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Geoffrey Wellum

Geoffrey Wellum

When he was just 17, Geoffrey Wellum joined the RAF in August 1939 and served with 92 Squadron throughout the Battle of Britain. In 1942 he went to 65 Squadron at Debden as a Flight Commander and from there to Malta later that year. He led 8 Spitfires off HMS Furious to Luqa during Operation Pedestal. He now lives in Mullion in Cornwall and has three children.

» Read an extract from First Light

Enlisting in the Air Force weeks before the outbreak of WW II, Geoffrey Wellum found himself fighting the Germans over the English Channel, a Spitfire pilot at just eighteen years of age. Compelling and wise, First Light is his incredible story. Here, in an exclusive interview, Geoffrey tells us the haunting story of life as a fighter pilot in the Battle of Britain.

As a young Spitfire pilot, did you ever imagine that one day you might be an author?
No, one didn't think ahead in those days. I was too full of flying this wonderful aeroplane to worry about writing about it, and you had to survive first. I never thought about writing at all.

What was it like flying a Spitfire for the first time?
I think the Spitfire flew me for the first time. I only had one hundred and forty hours, which isn’t a lot, and the thing just took me by the scruff of the neck. You opened the throttle and you had this terrific surge of deep power and acceleration and you were hanging on to the thing. But once you got settled into it, you were up there and you’d got the wheels up and you’d settled down the pitch and the air screw and flaps things like that, it was a wonderful exhilarating feeling. It was like sweeping around the sky in a wonderful machine with two hundred and ten knots on the clock, which was well over three hundred when you did all the corrections.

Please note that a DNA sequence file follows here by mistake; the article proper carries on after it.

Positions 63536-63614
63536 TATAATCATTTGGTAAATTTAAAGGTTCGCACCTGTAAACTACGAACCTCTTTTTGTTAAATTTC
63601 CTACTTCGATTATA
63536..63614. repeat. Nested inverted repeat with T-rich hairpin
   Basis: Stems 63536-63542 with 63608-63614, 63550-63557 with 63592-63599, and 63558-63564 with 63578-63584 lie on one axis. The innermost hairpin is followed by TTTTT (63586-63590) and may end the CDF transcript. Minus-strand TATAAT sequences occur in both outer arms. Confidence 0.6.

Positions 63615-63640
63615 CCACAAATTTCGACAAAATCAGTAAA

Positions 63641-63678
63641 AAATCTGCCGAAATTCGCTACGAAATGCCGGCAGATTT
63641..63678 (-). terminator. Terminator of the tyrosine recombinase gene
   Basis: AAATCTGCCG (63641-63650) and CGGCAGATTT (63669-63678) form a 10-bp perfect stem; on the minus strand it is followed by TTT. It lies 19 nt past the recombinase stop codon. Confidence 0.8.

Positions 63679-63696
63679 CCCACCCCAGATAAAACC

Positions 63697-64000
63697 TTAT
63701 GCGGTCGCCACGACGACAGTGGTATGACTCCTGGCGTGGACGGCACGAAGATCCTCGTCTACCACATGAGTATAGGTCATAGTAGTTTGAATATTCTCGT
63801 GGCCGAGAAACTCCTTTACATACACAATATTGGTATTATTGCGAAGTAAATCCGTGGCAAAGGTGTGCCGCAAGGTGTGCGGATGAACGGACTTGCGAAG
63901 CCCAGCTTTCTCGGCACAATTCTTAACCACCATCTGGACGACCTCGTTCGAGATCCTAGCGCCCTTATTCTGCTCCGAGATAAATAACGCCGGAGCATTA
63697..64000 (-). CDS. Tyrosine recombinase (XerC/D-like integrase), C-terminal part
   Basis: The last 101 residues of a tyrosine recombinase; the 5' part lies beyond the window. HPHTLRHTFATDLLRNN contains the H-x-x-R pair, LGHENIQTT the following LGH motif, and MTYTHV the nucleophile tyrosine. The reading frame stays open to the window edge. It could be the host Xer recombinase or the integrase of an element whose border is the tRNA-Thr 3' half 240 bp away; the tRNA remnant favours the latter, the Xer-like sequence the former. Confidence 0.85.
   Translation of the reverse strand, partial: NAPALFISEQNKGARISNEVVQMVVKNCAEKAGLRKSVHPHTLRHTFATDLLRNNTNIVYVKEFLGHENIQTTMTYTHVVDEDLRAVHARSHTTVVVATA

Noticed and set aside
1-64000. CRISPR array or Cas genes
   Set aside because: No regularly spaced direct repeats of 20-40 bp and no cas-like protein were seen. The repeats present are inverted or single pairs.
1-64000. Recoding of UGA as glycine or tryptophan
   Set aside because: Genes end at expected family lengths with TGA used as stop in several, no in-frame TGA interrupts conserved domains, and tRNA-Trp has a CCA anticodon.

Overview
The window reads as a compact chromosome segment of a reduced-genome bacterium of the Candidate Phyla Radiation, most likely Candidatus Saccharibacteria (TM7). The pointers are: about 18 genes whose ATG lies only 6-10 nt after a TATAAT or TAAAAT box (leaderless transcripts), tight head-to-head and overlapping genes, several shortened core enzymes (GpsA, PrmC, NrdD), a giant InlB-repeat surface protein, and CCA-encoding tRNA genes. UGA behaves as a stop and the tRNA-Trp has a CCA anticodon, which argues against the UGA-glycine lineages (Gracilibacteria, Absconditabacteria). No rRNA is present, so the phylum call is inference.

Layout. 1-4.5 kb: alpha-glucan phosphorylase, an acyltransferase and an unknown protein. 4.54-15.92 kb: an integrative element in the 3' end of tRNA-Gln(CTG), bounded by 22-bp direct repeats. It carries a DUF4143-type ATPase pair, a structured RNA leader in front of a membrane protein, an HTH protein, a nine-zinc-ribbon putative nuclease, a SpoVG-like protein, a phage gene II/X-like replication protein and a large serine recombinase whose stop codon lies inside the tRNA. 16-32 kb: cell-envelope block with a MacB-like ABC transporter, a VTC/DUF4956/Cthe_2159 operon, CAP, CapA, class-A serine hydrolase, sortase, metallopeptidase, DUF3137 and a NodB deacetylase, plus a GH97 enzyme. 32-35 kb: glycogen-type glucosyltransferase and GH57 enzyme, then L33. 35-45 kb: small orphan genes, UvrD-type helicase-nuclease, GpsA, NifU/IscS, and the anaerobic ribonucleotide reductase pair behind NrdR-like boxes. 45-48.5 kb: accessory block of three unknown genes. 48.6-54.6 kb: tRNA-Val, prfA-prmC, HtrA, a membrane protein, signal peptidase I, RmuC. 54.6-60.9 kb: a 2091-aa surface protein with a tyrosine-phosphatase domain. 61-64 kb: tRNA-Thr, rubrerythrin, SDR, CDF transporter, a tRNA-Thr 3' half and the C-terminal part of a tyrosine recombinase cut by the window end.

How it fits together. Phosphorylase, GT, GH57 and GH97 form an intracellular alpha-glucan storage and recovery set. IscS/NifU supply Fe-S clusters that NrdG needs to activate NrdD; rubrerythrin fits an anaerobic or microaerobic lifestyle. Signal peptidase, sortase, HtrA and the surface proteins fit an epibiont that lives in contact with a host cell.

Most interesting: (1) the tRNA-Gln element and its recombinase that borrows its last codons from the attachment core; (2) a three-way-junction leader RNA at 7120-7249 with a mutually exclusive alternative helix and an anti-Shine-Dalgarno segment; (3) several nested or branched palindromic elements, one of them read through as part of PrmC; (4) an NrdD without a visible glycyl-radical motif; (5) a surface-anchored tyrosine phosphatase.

Can you talk us through a typical day for you in The Battle of Britain?
I was woken up about half past four, or probably a bit earlier than that. You then went across to the mess to have a bit of toast, then the transport used to turn up to take you down to dispersal. At dispersal in the early dawn you caught the faint silhouette of the Spitfires. You’d hear the clank of spanners and the ground crew talking to each other, ‘get them chocks placed right’, ‘what have you done with that spanner?’, ‘give me that two-inch-box, all that sort of thing.

You then got out your flying gear and made your way to your Spitfire which the crew probably had up and running. It was then that you had your private thoughts. You’d notice things like dew on your flying boots; the serenity of the moment; the light just gradually increasing. You offered up a little prayer, ‘give me this day please’. When you’d got your parachute on you waddled round the trailing edge, up onto the wing and into the cockpit. You then heard your last ‘cheerio mate’ and would shut the little door and away you went.

Nine times out of ten you ended up waltzing into one hundred and fifty plus - the morning raid - the Germans were a little bit predictable. You went into one hundred and fifty plus, like a lot of gnats on a summer evening, and you’d think ‘dear god where do we start in on this lot?’. If you survived that first one with crossfire you broke away and did it again. And if surviving that sortie you landed, refuelled and rearmed and that was the morning show.